Augustus II, Elector of Saxony and King of Poland, better known as Augustus the Strong, had a taste for art as well as collecting paintings and porcelain treasures. In 1717 Augustus acquired a small palace on the right bank of the Elbe River in Dresden and planed to extend the building to create his very own ‘porcelain palace,’ which would include a new set of state apartments to showcase specially commissioned porcelain works from the Meissen manufactory. By 1719 Augustus had acquired more than twenty thousand pieces of Japanese and Chinese porcelain, which were displayed on the second floor of the palace. In addition, Augustus began a project of creating a gallery dedicated to including a variety of life size birds and animals to represent the domestic, exotic, and mythological species. While the project was never officially completed until after Augustus’ death, he still made many strides in the artistic community, including overseeing the process of manufacturing porcelain in western Europe under his patronage. In addition, he began forming a print collection and an antique sculpture museum; however, his most extravagant project was the Gemäldegalerie, one of the few royal collections not created by the spoils of war. The collection was expanded further by his son, Frederick Augustus II, and included works by Raphael, Titian, Tintoretto, and Correggio. The collection soon required more space and was moved from Dresden Castle to the Electors Stables Building in 1747. Then on September 25, 1855 the collection was moved into a new gallery wing, which was designed by the architect Gottfried Semper, and later known as the Semper Gallery of the Zwinger (Palace) [built in 1719]. In 1938, during World War II, the museum was closed and the artworks stored safely away, even surviving the bombing of Dresden on February 13, 1945; however, most of the paintings were stolen by the Red Army and taken to Moscow and Kiev. The collection was mostly returned to Dresden in 1956 and the gallery re-opened in 1960 after the reconstruction of the building. While many of the works survived, there were still significant losses: records from 1963 state that approximately 206 paintings had been destroyed and 507 were missing. Today, approximately 450 works are still missing.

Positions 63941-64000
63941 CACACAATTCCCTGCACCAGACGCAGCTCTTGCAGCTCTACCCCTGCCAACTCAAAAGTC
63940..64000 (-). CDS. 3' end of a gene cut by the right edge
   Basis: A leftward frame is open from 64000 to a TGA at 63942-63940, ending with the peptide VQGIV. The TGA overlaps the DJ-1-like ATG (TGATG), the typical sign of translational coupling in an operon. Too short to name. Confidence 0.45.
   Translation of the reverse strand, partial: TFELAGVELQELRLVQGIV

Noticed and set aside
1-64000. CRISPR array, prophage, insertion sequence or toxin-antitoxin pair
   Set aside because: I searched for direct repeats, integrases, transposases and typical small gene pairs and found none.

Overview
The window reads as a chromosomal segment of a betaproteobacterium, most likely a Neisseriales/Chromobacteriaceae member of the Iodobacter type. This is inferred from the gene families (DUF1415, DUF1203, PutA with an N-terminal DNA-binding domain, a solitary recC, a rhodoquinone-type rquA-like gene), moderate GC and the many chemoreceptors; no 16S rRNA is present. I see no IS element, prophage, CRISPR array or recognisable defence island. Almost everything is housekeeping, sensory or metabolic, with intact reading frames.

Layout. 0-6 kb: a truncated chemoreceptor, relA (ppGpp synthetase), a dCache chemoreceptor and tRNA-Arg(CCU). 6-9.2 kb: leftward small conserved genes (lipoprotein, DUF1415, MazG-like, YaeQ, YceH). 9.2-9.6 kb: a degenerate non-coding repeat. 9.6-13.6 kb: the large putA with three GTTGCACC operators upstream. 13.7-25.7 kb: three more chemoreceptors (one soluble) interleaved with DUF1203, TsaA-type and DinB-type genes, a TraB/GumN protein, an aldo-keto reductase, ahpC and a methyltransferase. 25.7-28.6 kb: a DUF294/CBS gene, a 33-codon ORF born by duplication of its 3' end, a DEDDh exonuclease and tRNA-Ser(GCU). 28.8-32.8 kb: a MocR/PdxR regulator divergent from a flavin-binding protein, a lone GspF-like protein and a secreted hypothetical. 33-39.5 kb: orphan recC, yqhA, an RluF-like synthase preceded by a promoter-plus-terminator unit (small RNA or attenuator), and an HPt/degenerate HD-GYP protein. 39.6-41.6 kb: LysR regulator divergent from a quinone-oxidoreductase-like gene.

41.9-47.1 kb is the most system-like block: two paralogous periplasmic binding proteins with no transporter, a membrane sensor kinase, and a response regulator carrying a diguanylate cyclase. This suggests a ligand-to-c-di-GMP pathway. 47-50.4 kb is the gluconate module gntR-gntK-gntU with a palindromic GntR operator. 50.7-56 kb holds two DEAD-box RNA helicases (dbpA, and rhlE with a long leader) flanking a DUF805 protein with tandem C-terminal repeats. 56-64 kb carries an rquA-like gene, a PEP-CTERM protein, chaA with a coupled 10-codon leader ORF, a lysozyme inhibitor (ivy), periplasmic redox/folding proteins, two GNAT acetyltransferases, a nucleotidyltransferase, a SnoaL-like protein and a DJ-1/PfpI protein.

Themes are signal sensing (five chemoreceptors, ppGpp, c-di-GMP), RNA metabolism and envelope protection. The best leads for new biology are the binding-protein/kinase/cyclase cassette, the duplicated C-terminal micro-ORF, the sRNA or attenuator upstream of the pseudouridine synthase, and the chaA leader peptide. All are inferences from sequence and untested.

Tarabra, Daniela. European Art of the Eighteenth Century. Los Angeles: Getty Publications, 2008.